Wetherspoons is selling pints for 99p ahead of the national lockdown

JD Wetherspoon is slashing the prices of pints in the days leading up to the second national lockdown, which will come into force on Thursday 5 November.

From Thursday, hospitality restaurants, including pubs, will be forced to close, but can still provide takeaway and delivery services. However, alcohol will not be available to takeaway, as it was in the previous national lockdown.

99p pints

In response to the lockdown announcement, Wetherspoons has cut the cost of its pints ahead of the new restrictions taking effect, meaning pub-goers will be able to get a real ale pint for a mere 99p.

The pub chain is aiming to clear out its stock before closing for four weeks, with the promotion running until 10pm on Wednesday night (4 Nov).

New posters in pubs across the country read, “Ahead of the four-week lockdown, rather than waste real alse, it has been reduced to 99p per pint.”

Speaking to The Sun, Wetherspoons spokesman Eddie Gershon said. “All of our pubs in England will be serving their real ales at 99p a pint until the pubs close on Wednesday night.

“The reality is that any real ales not sold between now and lockdown will have to be thrown away, so it is better that customers can enjoy it at a great price while the pubs remain open."

Unlike lager, which can remain fresh in the keg for more than six months, real ale can go off within a few weeks. During the first national lockdown which was imposed in March, an estimated 70 million pints were poured away.

The cheap pints will be available until 10pm on Wednesday (4 November) (Photo: Getty Images)

Which businesses will close?

As part of efforts to reduce Covid transmission, the UK government has ordered certain businesses and venues to close for a period of four weeks. These include:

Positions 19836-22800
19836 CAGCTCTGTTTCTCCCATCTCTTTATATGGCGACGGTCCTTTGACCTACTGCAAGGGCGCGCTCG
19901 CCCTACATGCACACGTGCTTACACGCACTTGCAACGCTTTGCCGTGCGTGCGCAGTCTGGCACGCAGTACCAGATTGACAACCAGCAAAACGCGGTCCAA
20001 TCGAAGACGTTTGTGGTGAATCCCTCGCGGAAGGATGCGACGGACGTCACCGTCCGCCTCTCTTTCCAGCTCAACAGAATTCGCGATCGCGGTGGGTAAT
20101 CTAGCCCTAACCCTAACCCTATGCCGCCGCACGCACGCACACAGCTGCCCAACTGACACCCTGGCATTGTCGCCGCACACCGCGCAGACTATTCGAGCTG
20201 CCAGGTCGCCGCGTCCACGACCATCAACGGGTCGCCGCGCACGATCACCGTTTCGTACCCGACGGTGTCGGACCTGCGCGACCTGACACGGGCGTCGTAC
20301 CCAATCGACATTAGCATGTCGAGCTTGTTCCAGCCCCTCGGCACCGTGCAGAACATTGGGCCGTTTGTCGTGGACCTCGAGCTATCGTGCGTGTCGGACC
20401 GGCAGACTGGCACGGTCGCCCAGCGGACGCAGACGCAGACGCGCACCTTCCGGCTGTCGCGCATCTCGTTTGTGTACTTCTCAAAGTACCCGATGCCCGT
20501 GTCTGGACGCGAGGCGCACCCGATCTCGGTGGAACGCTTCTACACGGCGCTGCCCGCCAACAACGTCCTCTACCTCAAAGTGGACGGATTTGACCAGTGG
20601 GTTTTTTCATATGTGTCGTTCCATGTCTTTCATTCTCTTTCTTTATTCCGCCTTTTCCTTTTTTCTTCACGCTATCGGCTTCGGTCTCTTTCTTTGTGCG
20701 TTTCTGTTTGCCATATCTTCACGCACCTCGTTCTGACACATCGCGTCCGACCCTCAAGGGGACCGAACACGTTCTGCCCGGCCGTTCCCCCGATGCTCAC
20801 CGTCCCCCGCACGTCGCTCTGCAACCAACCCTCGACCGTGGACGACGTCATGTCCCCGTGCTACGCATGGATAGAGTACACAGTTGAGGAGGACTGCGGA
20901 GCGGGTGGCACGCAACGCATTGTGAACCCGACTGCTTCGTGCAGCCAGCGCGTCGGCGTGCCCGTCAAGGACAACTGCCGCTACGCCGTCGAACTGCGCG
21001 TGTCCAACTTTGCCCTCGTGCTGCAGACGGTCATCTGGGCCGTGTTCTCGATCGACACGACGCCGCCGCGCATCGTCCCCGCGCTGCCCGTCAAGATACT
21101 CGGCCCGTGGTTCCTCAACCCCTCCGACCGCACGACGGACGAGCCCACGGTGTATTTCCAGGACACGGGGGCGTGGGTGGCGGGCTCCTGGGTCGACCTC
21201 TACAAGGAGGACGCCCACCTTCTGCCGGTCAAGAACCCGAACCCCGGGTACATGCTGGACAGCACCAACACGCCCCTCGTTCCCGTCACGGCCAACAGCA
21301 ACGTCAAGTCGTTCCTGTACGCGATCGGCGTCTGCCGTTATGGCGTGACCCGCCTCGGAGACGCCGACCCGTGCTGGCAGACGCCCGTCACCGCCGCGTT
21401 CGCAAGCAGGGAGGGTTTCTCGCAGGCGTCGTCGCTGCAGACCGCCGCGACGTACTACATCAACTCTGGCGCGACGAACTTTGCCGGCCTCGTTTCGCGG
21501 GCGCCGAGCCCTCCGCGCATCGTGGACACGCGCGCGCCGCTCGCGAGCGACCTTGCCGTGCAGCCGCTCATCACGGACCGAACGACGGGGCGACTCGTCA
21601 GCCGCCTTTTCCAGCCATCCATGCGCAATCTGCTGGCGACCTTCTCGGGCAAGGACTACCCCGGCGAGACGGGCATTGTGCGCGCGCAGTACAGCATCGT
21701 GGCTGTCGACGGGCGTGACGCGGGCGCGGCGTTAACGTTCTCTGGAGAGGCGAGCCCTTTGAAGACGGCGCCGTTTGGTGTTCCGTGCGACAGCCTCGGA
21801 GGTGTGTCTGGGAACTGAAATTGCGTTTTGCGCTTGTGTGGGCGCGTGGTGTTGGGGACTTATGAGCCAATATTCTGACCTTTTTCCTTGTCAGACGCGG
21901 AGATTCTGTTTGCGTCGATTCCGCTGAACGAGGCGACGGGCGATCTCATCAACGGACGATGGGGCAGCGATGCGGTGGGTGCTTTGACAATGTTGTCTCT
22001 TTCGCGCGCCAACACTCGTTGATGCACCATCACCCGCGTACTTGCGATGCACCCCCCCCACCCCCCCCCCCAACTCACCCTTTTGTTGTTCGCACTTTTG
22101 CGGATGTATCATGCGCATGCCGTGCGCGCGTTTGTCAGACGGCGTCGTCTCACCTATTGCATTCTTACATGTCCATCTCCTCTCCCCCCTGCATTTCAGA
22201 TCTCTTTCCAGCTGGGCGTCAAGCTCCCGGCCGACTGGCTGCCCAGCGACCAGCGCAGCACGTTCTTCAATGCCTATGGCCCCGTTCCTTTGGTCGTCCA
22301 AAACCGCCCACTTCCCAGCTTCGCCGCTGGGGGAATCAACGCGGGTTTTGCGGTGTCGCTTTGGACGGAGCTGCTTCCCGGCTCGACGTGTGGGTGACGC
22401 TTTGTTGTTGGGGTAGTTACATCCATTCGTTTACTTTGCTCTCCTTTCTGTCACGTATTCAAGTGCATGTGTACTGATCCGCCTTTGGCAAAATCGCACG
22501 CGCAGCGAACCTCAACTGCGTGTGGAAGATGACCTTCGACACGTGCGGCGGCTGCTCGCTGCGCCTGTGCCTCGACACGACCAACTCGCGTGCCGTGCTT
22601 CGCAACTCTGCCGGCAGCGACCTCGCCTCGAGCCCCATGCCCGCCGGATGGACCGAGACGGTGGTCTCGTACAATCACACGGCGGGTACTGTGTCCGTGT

all non-essential retail, including, but not limited to clothing and electronics stores, vehicle showrooms, travel agents, betting shops, auction houses, tailors, car washes, tobacco and vape shopsindoor and outdoor leisure facilities such as bowling alleys, leisure centres and gyms, sports facilities including swimming pools, golf courses and driving ranges, dance studios, stables and riding centres, soft play facilities, climbing walls and climbing centres, archery and shooting ranges, water and theme parksentertainment venues such as theatres, concert halls, cinemas, museums and galleries, casinos, adult gaming centres and arcades, bingo halls, bowling alleys, concert halls, zoos and other animal attractions, botanical gardenspersonal care facilities such as hair, beauty and nail salons, tattoo parlours, spas, massage parlours, body and skin piercing services, non-medical acupuncture, and tanning salons.

Hospitality venues like restaurants, bars and pubs must close, but can still provide takeaway and delivery services. However, takeaway of alcohol will not be allowed

Hotels, hostels and other accommodation should only open for those who have to travel for work purposes and for a limited number of other exemptions.